Smorgasbord Posts from Your Archives 2020 – #Poetry Who’s Worse? by Stevie Turner

Welcome to the current series of Posts from Your Archives in 2020 and if you would like to participate with two of your posts from 2019, you will find all the details in this post: New series of Posts from Your Archives 2020

This the first post by author Stevie Turner and it is a thought provoking poem that explores our natural inclination to comfort ourselves by reflecting on another person’s misfortunes.

I had another clear scan last week, and found this poem I’d written back in 2017 when I was sitting in the main concourse of Addenbrooke’s Hospital nervously drinking tea before having radiotherapy.

Who’s Worse? by Stevie Turner

Here I sit and drink my tea
Before my appointment in Oncology.
A sea of people pass before my eyes,
Fat ones, thin ones; every shape and size.
On their way to who knows what?
Maybe to see a doctor and find out what they’ve got.
Whatever they have I bet I can see
Someone here who’s worse off than me.
Yes, there he is, a little old dude
In a wheelchair and with an oxygen tube.


Here I sit in my wheelchair and seethe
‘Cos I’ve smoked all my life and now I can’t breathe.
I’m on this pill and that one, green, red and blue,
Still no difference; I can’t even walk to the bloody loo.
Never mind, my old lady will wheel me off
To Respiratory, where they’ll get me to cough
And breathe out into that tube which I can’t do,
Because of cigarettes, ‘cos I’ve smoked quite a few.
Oh well, Maybe I can see
Someone here who’s worse off than me.
There she is, poor old cow,
No arms, no legs, just a torso.


My motorised wheelchair is the best,
I get around from east to west.
Along the hospital corridors I fly
To see my mate who’s going to die.
I was born this way, I know no other,
I’m used to it; it’s really no bother.
I overtake a dude with an oxygen mask,
Who’s wheezing like every breath’s his last.
And a thin woman sitting drinking her tea,
No hair under that scarf that I can see.
Poor lady, so sad to be that way,
At least I’ll see another day.
She gives me a smile as she sips her tea
As she probably thinks… there’s someone who’s worse off than me.

© Stevie Turner 2019

A selection of books by Stevie Turner

One of the recent reviews for Examining Kitchen Cupboards

Jan 04, 2020 Jacqui rated it it was amazing Five Stars

In Stevie Turner’s latest novel, Examining Kitchen Cupboards (2019), Jill Hayes takes on a new job In a college exam administration office. She had hoped it would lead to a career but quickly discovered it was much too technical for her skillset. As she struggles to learn the complicated tasks that would allow her to succeed, she stumbles upon illicit activities that she feels honor-bound to report. No one will listen–not the newspapers, the college, or even the agency responsible for the exams–until finally someone does. Things don’t work out as Jill had hoped.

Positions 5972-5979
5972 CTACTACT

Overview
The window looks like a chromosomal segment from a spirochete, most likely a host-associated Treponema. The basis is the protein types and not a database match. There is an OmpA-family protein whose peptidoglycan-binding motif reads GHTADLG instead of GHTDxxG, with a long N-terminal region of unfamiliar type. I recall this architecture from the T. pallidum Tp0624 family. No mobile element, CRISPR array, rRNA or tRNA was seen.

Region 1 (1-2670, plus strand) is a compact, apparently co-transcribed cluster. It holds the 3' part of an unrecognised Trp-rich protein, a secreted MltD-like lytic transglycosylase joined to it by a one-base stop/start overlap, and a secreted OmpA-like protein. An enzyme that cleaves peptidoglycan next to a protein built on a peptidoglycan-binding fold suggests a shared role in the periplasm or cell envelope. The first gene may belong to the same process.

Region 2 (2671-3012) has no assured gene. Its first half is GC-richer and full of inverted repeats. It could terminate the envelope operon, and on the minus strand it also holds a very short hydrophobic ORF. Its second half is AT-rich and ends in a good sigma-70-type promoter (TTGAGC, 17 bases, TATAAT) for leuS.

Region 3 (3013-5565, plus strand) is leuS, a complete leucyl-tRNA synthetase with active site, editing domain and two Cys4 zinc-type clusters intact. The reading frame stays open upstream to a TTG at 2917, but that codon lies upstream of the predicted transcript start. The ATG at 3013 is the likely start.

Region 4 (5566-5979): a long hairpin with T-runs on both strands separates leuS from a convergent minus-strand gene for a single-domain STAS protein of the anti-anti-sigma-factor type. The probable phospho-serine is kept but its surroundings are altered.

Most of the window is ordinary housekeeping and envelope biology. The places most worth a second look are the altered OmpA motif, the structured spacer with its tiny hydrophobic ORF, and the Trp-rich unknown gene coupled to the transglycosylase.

This is a well-told story of a whistle blower’s efforts to fix a serious problem. It is told from various perspectives which adds to the depth of understanding about how complicated it can be to report actions when lots of people don’t want to admit there’s even a problem. It was at times difficult to read but the importance is significant–which is why it earned the 5/5.

Read all the reviews and buy the books: Amazon US

And: Amazon UK

Follow Stevie Turner on: Goodreads

About Stevie Turner

Stevie Turner works part time as a medical secretary in a busy NHS hospital and writes suspense, women’s fiction, and darkly humorous novels in her spare time. She won a New Apple Book Award in 2014 and a Readers’ Favorite Gold Award in 2015 for her book ‘A House Without Windows’, and one of her short stories, ‘Checking Out’, was published in the Creative Writing Institute’s 2016 anthology ‘Explain!’ Her psychological thriller ‘Repent at Leisure’ won third place in the 2016 Drunken Druid Book Award contest.

Stevie lives in the East of England, and is married with two sons and four grandchildren. She has also branched out into the world of audio books, screenplays, and translations. Most of her novels are now available as audio books, and one screenplay, ‘For the Sake of a Child’, won a silver award in the Spring 2017 Depth of Field International Film Festival. ‘A House Without Windows’ gained the attention of a New York media production company in December 2017.

Some of Stevie’s books are currently being translated into German, Spanish, Italian, and Portuguese.

Connect to Stevie Turner

Website: Stevie Turner Author
Facebook: Stevie Turner Author
Twitter: @StevieTurner6
Blog: Stevie Turner WordPress
Pinterest: Stevie Turner Author
YouTube: Stevie Turner

My thanks to Stevie for sharing this poem with us and I am sure, that like me, many of you make similar comparisons from time to time.  Your thoughts are always welcome. Thanks Sally.

25 thoughts on “Smorgasbord Posts from Your Archives 2020 – #Poetry Who’s Worse? by Stevie Turner

  1. Pingback: Smorgasbord Blog Magazine Weekly Round Up – 9th to 15th February 2020 – Food, Music, Guest, New book releases, Book Reviews and Laughter. | Smorgasbord Blog Magazine

  2. I love the way this comes full circle. It reminds me of a Facebook post a friend sent me on the subject of viewing your glass as half full or half empty. To do so is to miss the point – the glass is refillable.

    Liked by 2 people

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